Gardening 101


Fresh, seasonal, grown with love.


As we step into spring and the days grow longer and warmer, you can’t help but want to spend more time outdoors, taking in the fresh air and enjoying watching the city come to life with spring flowers and young leaves. It’s also the perfect time to shake off old habits and aside from the annual “spring clean” of the house or closet, and dusting off the running shoes – why not consider picking up a new (but old) skill? Insert green-thumb pun here >> it’s time to get gardening!


The Morrison has recently made friends with the good people at Wynlen House Urban Micro Farm, a collection of spirited individuals with a passion for growing things, raising things and sharing their passion and knowledge with the community in Braidwood NSW.

Helen and Bronwyn are the driving force behind Wynlen and regularly host gardening talks and workshops, to educate and encourage the public to pick up the trowel and turn the smallest urban space into a humble green paradise! They’ve kindly indulged us with a couple of tips for budding gardeners:


“Market gardeners like us don’t have many secrets, mainly because we like to share too much! We do this because growing your own vegetables, and (eggs and table poultry too) can a relaxing, fun and rewarding activity.  Best of all you can make a start and grow something delicious in a space as small as a balcony or as big as a backyard on a ¼ acre block. It  really depends on you. 


If you’re new to gardening, it’s a good idea to decide what kind of gardener you want to be. The most important statement we make about growing produce is that we practice chemical free or clean growing – we say no to chemical herbicides or pesticides and yes to natural amendments such as straw, compost, inoculants and elements that create healthy, biologically active soil.  Once you work that out you can start to develop your garden practice. This is the practical bit. This is learning about your climate, the veggies you can grow in it and what those veggies need to flourish. Of course you need to grow what you like to eat. There is nothing better than eating produce you have nurtured. Nothing will taste better than that.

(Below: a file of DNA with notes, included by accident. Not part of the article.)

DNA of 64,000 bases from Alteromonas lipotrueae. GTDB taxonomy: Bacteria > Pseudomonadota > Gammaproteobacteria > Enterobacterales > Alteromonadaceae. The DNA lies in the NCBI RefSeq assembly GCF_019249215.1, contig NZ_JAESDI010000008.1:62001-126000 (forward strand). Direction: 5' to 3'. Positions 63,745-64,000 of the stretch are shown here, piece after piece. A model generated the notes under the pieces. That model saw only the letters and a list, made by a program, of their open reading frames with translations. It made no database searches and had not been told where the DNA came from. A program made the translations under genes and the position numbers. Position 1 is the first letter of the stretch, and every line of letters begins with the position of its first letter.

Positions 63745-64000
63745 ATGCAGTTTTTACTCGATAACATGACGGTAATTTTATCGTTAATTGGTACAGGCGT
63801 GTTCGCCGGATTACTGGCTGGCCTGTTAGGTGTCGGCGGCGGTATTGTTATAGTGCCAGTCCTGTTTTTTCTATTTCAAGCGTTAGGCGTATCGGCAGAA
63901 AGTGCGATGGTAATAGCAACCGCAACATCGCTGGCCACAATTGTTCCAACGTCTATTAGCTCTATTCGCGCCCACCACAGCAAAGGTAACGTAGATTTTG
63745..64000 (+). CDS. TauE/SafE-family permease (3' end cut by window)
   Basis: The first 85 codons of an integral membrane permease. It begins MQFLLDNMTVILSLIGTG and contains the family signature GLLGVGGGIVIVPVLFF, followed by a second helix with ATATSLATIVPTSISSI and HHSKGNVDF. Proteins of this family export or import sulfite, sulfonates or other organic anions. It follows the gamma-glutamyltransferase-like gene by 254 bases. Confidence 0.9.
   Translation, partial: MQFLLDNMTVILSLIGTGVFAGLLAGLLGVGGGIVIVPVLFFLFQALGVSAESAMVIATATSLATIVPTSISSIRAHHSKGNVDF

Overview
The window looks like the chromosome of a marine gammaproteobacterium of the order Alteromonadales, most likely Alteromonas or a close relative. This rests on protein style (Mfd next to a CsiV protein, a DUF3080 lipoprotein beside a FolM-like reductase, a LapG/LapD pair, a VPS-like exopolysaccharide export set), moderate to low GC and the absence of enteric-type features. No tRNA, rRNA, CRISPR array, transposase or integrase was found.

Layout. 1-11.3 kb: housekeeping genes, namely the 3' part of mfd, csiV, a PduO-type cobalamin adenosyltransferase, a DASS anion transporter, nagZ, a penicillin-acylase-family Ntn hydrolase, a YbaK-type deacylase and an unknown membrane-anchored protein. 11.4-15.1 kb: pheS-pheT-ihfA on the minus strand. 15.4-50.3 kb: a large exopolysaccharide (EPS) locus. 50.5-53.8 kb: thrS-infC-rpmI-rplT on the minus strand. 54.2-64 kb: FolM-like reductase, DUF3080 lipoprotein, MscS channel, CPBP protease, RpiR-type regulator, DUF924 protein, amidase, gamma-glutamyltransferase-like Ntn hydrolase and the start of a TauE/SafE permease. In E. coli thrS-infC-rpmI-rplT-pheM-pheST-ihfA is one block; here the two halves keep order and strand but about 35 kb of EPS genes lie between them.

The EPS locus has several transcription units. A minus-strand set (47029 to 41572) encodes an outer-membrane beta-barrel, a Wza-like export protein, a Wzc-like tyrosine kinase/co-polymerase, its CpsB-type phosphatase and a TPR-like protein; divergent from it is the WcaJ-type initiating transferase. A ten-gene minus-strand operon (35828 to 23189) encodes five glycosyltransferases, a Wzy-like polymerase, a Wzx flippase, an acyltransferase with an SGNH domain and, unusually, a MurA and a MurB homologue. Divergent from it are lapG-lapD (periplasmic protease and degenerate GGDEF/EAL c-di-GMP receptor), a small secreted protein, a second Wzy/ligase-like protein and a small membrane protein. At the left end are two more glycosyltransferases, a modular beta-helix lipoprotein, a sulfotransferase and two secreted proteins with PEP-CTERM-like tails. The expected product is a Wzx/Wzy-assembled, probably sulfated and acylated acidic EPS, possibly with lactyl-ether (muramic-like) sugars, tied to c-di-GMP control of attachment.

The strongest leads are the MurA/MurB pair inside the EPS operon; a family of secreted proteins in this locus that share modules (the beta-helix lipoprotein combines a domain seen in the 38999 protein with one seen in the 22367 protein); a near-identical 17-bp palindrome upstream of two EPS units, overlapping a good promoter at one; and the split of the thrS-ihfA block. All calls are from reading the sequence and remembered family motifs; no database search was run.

Climate and soil are big deciders of what to grow and when. In Sydney you can pretty well grow everything but don’t plant coriander or rocket in summer. They will just go to seed very quickly. Try planting them at the end of winter and early autumn or late spring. In Brisbane you can just about grow everything but you have to watch the humidity (and the constant heat) as some plants just don’t like it –  garlic for example. In a moist warm climate there will be more bugs and diseases to contend with  so preventative measures are very important. Companion planting,  and growing plants that encourage “good” bugs such as lady beetles are good examples. We often plant a mix of flowering plants including marigolds in random places in the market garden to attract the helpful insects. I’m not sure it always works but it does make your garden prettier.


So, start thinking and planning for your own garden, take the time to attend a workshop (Wynlen House runs regular classes) or read a book. A wonderful world of fresh, delicious, healthy, nutritionally superior, made by you, produce awaits!”


Meet Helen and Bronwyn at our South Coast Oyster Experience, The Morrison is sending one winner and a friend on an overnight foodie trip to Bateman’s Bay >> CLICK HERE to enter!